Somewhere Only We Know: Daddy’s Château

In the humblest of places we find a sense of who we are, writes Heinrich Keitel. 

When I was a child, my family would spend summer in Provence. I mean, of course, the European summer. We would leave Australia as soon as the first winter squall touched Point Piper: there was nothing to keep us, for this southern land lacks all hibernal charm—no yuletide balls and no snow worth skiing on. So we boarded the jet and took off: first to Paris, then to Marseille and then, by limo, to a little château. The Château Rivau-le-Vicomte Mansart.

Each year, as we drove through into the countryside, I would sigh with a pregnancy beyond my years. Here were fields, verdant as the hills. And here were wheat crops, humming with the movement of a Sisley or a Renoir. Later, if the summer had been hot, the farm hands might begin an early harvest. They would cut long swathes through the wheat, their scythes a rhythm of work and all that is good. I always longed to join them, just as Tolstoy’s Levin works with the peasants, reaping the fruit of the land with the sweat of his brow. In those moments, I feel sure I understood Anna Karenina.

Before long, the Royce was winding up our long gravel drive. And there it was, set against a copse of old maples. A sweeping cream façade—counter-reformation, with the undular beat of Borromini’s San Carlino on the Quirinale. Above—a pitched roof, cresting into four, tiled turrets.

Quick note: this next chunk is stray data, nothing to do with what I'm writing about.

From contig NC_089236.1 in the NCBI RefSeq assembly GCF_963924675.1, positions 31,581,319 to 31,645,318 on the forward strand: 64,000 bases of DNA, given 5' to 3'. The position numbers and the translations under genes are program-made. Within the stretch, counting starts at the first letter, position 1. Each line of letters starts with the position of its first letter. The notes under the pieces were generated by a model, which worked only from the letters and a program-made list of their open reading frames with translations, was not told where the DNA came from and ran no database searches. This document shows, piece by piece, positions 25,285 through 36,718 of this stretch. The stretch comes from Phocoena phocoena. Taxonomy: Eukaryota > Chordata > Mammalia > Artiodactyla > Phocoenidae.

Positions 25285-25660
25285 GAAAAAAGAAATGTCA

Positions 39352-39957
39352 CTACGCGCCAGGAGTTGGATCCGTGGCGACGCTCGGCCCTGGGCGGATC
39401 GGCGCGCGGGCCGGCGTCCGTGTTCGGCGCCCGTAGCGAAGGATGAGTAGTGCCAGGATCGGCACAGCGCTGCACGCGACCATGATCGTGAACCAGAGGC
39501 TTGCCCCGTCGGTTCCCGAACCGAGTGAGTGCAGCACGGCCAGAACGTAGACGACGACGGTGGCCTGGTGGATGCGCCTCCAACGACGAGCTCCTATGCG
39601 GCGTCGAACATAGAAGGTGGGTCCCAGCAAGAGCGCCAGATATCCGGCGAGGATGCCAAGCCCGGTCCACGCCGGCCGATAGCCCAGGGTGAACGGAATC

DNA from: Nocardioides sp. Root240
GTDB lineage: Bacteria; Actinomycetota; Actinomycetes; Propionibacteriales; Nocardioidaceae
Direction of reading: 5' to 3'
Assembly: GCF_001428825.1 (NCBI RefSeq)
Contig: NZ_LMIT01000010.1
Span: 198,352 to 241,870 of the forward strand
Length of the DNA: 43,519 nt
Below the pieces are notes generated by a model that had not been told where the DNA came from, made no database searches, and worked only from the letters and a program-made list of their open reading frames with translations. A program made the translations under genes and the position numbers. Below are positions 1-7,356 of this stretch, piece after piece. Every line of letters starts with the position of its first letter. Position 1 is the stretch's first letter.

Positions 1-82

In summer, the days passed like an endless golden shower.  At the breakfast table, maman and I would practise our Français. Eggs became oeufs, bacon became jamon, a piece of toast un toast. Later, we would walk in the French garden. Why of course it is French, I would exclaim to maman, we are in France! She, sage woman, would smile, as she explained the geometrical order of the jardin.

Only later did I visit English gardens. They are cruel things, with their terrible overgrowth.

We would take dinner at midday, and I would then pass the afternoon with Gaston, the vintner. Our cellar was an arsenal of refinement. Sometimes, if I had shined my shoes especially bright, he would give me a taste of the Rothschild ‘56, or the Dom Perignon ‘69. I fancied myself a country lad, flush with the pleasures of his first feast, like the splendid wedding banquet in Madam Bovary.

Often, I think back on moments like these, and pity my contemporaries. They will never understand the world that made Flaubert into Flaubert, or Dumas into Dumas. They will never know what it is to conjugate one’s verbs under the summer sun. Or to beat local boys with a stick when they come to poach one’s pheasants. I have known these things.